In 1508 Prior Bolton granted a close called Staples to a group of parishioners, for the support of a parish clerk. (fn. 9) The land comprised 8 a. of arable in 1547, when it was worth 20s. a year. (fn. 10) It was often regranted at subsequent courts (fn. 11) and became known as Clerks Staples, amounting to two fields totalling 14 a. in 1823. At that date the clerk, who still enjoyed it in lieu of salary, leased it out for £30 a year. (fn. 12) There were two churchwardens in 1580 (fn. 13) and a subconstable in 1613 (fn. 14) but the earliest records of a vestry, the order books, date only from 1730 (fn. 15) and the churchwardens' accounts from 1832. (fn. 16) At first all the vestry meetings may not have been recorded: there seem to have been none in 1741 and nine in 1742, while attendance varied from 4 to 16. (fn. 17) The rector often took the chair, as did his successors, and both Andrew Drummond and the first Thomas Clutterbuck were present on occasion. The vestry usually met 3 or 4 times a year in the 1750s, almost monthly at the end of the century, and 3 or 4 times a year in the 1850s, while the average attendance rose from about 7 to 8 or 9 and eventually to 15. The first known meeting-place was the Queen's Head, in 1742, whither the vestry sometimes adjourned even after a special room for it had been furnished at the church in 1750. From 1789 until 1835 meetings were held in the workhouse, as well as at the church, the Crown, and the Abercorn Arms; from 1844 the new schoolroom was the usual meeting-place.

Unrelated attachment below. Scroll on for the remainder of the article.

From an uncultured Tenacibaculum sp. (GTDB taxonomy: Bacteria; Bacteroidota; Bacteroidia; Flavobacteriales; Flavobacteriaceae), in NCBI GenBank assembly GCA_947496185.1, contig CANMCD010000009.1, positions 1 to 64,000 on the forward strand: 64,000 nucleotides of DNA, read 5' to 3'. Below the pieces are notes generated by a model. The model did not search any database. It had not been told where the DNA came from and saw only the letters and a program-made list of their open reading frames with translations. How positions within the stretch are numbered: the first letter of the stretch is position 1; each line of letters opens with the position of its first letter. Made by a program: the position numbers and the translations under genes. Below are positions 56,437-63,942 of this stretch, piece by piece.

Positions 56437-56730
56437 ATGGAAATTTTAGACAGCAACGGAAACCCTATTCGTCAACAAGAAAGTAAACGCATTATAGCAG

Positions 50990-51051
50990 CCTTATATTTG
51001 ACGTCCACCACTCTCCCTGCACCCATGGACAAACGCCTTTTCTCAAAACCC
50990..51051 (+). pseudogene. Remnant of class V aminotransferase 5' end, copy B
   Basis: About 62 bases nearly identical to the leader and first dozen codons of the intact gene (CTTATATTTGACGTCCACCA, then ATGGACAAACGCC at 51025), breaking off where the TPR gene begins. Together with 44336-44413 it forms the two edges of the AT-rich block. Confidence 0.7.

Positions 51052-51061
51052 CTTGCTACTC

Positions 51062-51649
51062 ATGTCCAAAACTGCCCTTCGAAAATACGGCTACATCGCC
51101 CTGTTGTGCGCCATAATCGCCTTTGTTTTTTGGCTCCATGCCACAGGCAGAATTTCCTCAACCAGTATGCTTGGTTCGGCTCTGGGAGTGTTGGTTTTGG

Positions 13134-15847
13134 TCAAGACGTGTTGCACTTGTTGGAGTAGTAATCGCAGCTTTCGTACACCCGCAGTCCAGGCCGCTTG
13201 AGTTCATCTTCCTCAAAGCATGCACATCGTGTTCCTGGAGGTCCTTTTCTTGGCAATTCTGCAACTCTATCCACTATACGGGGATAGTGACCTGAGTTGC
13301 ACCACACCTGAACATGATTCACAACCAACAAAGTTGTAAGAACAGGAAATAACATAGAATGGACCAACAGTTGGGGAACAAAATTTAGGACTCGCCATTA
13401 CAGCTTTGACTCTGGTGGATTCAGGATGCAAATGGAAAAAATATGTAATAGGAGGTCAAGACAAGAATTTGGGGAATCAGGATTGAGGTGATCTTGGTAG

The churchwardens, one nominated by the rector, submitted their accounts to the vestry and were reimbursed from church-rates. For a long time they retained wide responsibilities: in 1801 the signature of a churchwarden, or of an overseer, was required for every admission to the workhouse. By 1730 there were two overseers of the poor and by 1750 two surveyors of the highways, all of them chosen at quarter sessions from nominees of the vestry. Overseers' accounts run from 1784 to 1804, (fn. 18) and surveyors' accounts from 1772 until 1826. (fn. 19) It was decided that a vestry clerk was no longer needed in 1743 but a new one was appointed by wage a few months later. The constable's expenses for 1779 were paid three years later, although it was not until the early 19th-century that the vestry itself appointed either constable or headboroughs. An assistant overseer was to be appointed by wage in 1832 and a beadle in 1834, but the only paid officers recorded in 1837 were a vestry clerk, organist, sexton, and pew-opener.